Signals •T  he success of crowd sourced marketing agency Victor and Spoils •O  pen public forums and consultations are the norm for any community planning process. •I n 2010 LG Mobile Phones is collaborating with Crowdspring and Autodesk on Design the Future, which is a competition aimed at defining the next generation of mobile communication.

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Trends (Mindsets)

Signals •F  ox now hires partisan political candidates to host programming, including Sarah Palin, and Mike Huckabee. •T  he rise to power of the Tea Party was made possible by the support of right wing mass media networks.

Subjective Media
Large media conglomerates such as the Fox Entertainment Group are increasingly defining society’s perspectives and cultural norms through constant exposure to politically and culturally subjective views. This programming is also exported worldwide, perhaps in order to stimulate a shift in cultural values within other societies, resulting in homogenous and overly simplified global attitudes towards complex issues from climate change to partisan politics. The eventual outcome may be the suppression of diverse cultural viewpoints on relevant issues; in favour of global debate on a small selection of topics, steered by multinational corporations.

Signals •L  ow economic growth in 20082011 has refocused organizations operating efficiencies and profitability. •O  rganizations still operate under the measurement and efficiency cultures promoted by Six Sigma process improvement. •M  obile and email ubiquity has created shorter attention spans in the minds of clients. •T  ime management software and sophisticated Gant chats have been widely adopted across industries.

Time Crunch
Efficiency as a management philosophy is well entrenched in the business world. Philosophies such as Six Sigma have gained popularity among corporations and large organizations through the promise of maximized efficiency, reduced costs, and more opportunities for competitiveness in an increasingly connected world. Until recently the creative space has been protected from these philosophies, but with the attention and focus paid to both creativity and design as sources of innovation in ever faster market cycles, the designer (along with his/her toolsets and mindsets) is coming under greater and greater pressure to produce more in less time. Human creativity can be pressured, to a point, but if compressed too much its value can start to break down. Such pressures are significant enablers for the development of toolsets that automate and marginalize human creativity in the design process.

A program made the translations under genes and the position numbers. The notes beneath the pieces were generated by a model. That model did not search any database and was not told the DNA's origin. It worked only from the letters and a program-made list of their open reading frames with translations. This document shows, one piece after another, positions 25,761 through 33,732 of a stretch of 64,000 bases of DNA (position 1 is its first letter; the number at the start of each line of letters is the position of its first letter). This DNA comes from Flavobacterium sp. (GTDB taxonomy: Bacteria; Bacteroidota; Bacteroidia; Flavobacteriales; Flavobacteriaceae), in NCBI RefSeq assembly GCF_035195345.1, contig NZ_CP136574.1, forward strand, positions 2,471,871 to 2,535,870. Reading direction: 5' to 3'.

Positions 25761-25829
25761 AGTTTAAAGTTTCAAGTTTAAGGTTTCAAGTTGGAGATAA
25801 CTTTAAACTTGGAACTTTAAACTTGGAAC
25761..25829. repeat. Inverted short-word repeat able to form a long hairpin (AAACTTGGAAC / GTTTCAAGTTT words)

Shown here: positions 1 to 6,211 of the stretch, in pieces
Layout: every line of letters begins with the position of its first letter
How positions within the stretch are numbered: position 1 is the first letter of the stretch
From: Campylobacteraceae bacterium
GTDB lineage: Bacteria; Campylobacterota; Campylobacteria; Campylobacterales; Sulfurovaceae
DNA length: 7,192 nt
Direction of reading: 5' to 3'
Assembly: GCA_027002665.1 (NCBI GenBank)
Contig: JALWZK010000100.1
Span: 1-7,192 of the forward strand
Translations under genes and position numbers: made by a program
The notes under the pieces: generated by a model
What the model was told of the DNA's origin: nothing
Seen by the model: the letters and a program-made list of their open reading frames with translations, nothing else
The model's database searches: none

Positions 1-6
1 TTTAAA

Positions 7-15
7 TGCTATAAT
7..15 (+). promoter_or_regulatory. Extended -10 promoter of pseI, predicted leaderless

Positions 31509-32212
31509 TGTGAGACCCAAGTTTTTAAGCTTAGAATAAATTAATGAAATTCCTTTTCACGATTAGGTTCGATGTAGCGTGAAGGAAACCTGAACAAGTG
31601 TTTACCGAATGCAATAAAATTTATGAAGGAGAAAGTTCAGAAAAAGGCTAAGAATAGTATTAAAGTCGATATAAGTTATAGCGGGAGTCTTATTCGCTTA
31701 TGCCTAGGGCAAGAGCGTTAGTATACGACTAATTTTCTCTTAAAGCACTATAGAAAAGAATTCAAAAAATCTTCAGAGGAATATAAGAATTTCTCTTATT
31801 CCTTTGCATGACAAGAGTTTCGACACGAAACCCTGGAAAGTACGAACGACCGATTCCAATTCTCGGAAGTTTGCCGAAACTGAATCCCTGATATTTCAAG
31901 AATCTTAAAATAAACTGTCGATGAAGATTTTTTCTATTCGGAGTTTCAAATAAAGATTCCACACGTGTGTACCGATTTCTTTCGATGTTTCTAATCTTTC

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Trends (Mindsets)

Design for the 99%
Through the use of emerging toolsets and mindsets, designers are increasingly focusing on the creation of products and services that can meet wide a spectra of user needs. Products and services in the past were often designed in a way that only an able-bodied or knowledgeable person would be able to use and take full advantage of. The American architect Ronald Mace, creator of the term “universal design”, was instrumental in advocating design processes that produced products and services accessible to people across all positions of accessibility and ability spectra. Design consultancies such as IDEO have demonstrated that even everyday objects, such as can openers, can be designed to be more functional for all people. Their OXO line of products is designed with more comfortable hand grips, allowing use of their products by everyone from seniors with decreased hand strength to children. Design is becoming increasing aware of the fact that if you ensure usability for the most demanding user, ensure it for everyone.

Signals •W  ith a mission to empower youth through education, the One Laptop Per Child program aims to provide a low-cost and rugged laptop to all children to allow them to share in their learning through contributions and collaborations. •T  he Design For All program is a European Commission initiative to make the information society accessible to everyone, no matter what education, culture or status. •A  s the current generation of streetcars in Toronto are coming to the age of retirement, the Toronto Transit Commission is replacing the previously inaccessible streetcars with new low-floor and barrier-free streetcars.

Hacker Culture (DIY and DIT Design)